Credit: UNESCO / Amima Sayeed
Gender equality in access to school: ensuring equality in enrolment and attendance
Ensuring that all boys and girls enrol in and attend school is a joint project. Governments are responsible for laws, regulations and policies that promote equal opportunities in education. Parents, students and communities have roles to play in ensuring attendance.
In many countries, laws act as barriers to education – especially those that permit early marriage or allow schools to exclude girls that are pregnant. An evaluation of 15 countries found that Indonesia and the United Republic of Tanzania had the most discriminatory environments for girls. In the Democratic Republic of Congo, girls were regularly expelled due to pregnancy. Early marriage increases the probability of early school leaving but in 2016 was still practiced in many countries, including Afghanistan, Bangladesh, Nepal, South Sudan, the United Republic of Tanzania and Yemen (HRW, 2016).
In Zimbabwe, families may feel forced to marry off their daughters to maintain the family’s honour if the girl becomes pregnant, spends the night outside of the home or even is seen with a boyfriend. One estimate found that nearly one-third of girls in the country marry by age 18, while 4% marry by age 15 (HRW, 2016). Even where laws are in place, they may not be effective. Key to addressing the problem is raising community awareness of the issue and adapting responses to local culture, so that actors take collective responsibility for ensuring girls stay in school (Box 3).
BOX 3: Community action with NGO support has focused on eliminating child marriage in Malawi
In Malawi, 50% of women marry before they turn 18, but the responsibility for ensuring girls stay in school is shared. Led by community leaders with the support of a civil society organization, parents, schools and local government officials in a rural community near Zomba recorded their perceptions of school quality. Scorecards were used to prompt discussion, which highlighted how child marriage prompted girls to leave school early. As marriage under the age of 18 was already illegal in Malawi, regulations were not a viable solution.
Traditional chiefs are powerful leaders with legitimate authority and significant convening powers. They also, by tradition, administer marriage ceremonies. Following the community meeting, the senior chief of the area brought together all village headmen and other stakeholders. In consultation with primary education advisors, it was decided that any headman who allowed early marriage in his area would be removed from his role by the senior chief, while parents who allowed their child to marry early would also face consequences. The District Commissioner and District Education Manager endorsed the decision. This collective opposition to child marriage led to a reduction in the dropout rate from 25% to 5% and supported the return of 74 married girls to school.
Sources: (GPSA, 2016; HRW, 2014; UNFPA, 2012; World Vision, 2015) (GPSA, 2016; HRW, 2014; UNFPA, 2012; World Vision, 2015).
In some countries, pregnant girls are excluded from school in a misguided attempt to uphold moral standards. Pregnancy tests are conducted routinely in the United Republic of Tanzania, and every year, over 8,000 girls are expelled because they are found to be pregnant (HRW, 2016). Other countries, such as Fiji, provide a path back to school for girls who left due to pregnancy (UNESCO, 2015c). In Mexico, this path is supported by grants for girls aged 12 to 18 to complete their education (UN Human Rights Council, 2017).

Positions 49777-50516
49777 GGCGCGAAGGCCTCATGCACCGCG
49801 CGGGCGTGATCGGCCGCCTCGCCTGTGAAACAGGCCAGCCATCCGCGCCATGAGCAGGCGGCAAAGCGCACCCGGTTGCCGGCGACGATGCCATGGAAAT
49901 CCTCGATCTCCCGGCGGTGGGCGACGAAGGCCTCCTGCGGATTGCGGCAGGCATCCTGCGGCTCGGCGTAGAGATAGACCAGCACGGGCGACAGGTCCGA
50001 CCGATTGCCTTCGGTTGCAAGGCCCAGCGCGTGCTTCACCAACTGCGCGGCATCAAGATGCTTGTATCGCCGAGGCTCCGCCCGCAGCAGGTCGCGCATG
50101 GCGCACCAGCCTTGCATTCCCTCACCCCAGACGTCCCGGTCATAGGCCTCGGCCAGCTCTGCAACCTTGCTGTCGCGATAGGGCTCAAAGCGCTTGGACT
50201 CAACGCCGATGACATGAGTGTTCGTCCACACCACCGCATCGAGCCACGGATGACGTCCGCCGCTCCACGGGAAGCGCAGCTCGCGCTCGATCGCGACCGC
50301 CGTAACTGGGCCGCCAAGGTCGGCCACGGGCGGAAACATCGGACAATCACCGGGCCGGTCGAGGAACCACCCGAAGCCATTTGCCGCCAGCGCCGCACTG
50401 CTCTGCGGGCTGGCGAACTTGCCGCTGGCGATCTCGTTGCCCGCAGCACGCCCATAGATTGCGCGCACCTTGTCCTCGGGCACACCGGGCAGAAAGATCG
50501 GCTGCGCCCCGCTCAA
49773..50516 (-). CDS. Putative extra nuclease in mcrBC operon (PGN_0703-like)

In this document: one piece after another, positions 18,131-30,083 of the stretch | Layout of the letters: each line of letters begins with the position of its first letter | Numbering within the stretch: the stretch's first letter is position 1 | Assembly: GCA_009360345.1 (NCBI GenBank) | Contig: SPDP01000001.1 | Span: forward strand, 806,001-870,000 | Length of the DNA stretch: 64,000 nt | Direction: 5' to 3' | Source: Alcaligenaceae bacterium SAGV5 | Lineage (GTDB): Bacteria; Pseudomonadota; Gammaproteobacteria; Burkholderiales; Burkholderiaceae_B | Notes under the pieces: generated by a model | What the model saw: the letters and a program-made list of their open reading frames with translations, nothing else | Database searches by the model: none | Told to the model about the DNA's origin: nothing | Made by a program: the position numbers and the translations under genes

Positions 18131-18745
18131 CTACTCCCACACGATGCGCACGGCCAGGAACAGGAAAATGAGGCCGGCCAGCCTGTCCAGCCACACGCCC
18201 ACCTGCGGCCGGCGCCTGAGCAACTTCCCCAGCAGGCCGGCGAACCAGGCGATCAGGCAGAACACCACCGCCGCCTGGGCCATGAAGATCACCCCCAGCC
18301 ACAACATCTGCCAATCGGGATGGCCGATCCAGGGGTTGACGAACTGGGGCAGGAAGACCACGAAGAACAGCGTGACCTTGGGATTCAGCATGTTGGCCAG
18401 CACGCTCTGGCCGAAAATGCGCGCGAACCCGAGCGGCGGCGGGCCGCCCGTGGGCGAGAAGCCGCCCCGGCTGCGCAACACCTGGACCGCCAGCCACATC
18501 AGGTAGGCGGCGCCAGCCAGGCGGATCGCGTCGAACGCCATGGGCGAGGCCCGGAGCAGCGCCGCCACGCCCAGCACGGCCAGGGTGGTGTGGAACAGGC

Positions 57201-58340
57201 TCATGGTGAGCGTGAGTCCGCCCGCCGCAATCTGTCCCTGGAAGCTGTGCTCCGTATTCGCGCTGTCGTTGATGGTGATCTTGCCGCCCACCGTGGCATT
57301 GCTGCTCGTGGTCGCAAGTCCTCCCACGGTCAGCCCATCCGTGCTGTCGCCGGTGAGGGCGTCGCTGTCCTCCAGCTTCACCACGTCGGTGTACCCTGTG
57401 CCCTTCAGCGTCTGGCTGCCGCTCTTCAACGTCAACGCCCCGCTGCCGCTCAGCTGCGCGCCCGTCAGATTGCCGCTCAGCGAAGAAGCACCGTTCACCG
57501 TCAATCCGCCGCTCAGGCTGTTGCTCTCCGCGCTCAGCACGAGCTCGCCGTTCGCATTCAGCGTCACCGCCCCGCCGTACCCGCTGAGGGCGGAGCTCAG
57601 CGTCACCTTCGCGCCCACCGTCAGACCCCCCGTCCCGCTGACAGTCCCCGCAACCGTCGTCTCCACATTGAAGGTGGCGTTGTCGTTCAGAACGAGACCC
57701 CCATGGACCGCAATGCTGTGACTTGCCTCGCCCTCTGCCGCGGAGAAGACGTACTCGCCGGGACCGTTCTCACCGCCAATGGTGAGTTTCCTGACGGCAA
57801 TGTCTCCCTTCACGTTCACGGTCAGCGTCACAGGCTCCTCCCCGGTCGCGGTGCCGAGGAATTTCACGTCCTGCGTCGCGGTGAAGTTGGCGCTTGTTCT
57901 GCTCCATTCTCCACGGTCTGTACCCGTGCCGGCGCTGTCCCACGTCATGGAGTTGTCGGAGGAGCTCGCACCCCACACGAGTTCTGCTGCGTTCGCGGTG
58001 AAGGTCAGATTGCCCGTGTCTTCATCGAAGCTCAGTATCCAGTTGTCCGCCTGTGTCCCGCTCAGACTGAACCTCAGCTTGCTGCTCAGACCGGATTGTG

Legal guarantees of access to school do not always result in regular attendance. Education costs and financial difficulties may lead parents to prioritize the education of one child over the other, often on the basis of social norms that favour boys or girls. Truancy laws are used in some countries to attempt to increase attendance, the idea being that the threat of fines or jail-time will prompt parents to take action. However, there is no substantial evidence to suggest that truancy laws reduce chronic absenteeism (Atkinson, 2016). Moreover, severe sanctions disproportionately disadvantage low income families (Hutchinson et al., 2011). Given that more single parents are women, mothers are more often prosecuted in England and Wales, making up 59% to 63% of all truancy sentences between 2002 and 2006. This kind of treatment mistakenly identifies single mothers as being responsible for their marginal socio-economic situation and stigmatizes them as incapable of being good parents (Donoghue, 2011).
Conditional cash transfer programmes provide financial or in-kind assistance to poor families as long as their children attend school. They were pioneered in Latin America but have spread to low and middle income countries in other regions (Barrientos et al., 2010; Garcia and Moore, 2012). In Mali, the Bourses Maman programme provides women with grants for income-generating activities to ensure girls attend school (UN Human Rights Council, 2017).
Conditional cash transfer payments often target mothers, not only to empower women but also because they are more likely to invest the transfers in their child’s human capital (McGuire, 2013).
After the introduction of conditional cash transfer programmes, girls’ enrolment, attendance and retention improved in countries such as Bangladesh, Burundi, Pakistan, Somalia and Turkey (Fiszbein and Schady, 2009; UNGEI, 2017). In Bangladesh, the Female Secondary School Stipend Programme not only increased the schooling attainment of eligible girls by 2.7 years but also of their younger siblings by nearly 10% (Begum et al., 2017). In Zimbabwe, an intervention covering fees, supplies and additional help to orphan girls led to a nearly 50% lower dropout rate for girls included in the intervention (Iritani et al., 2016).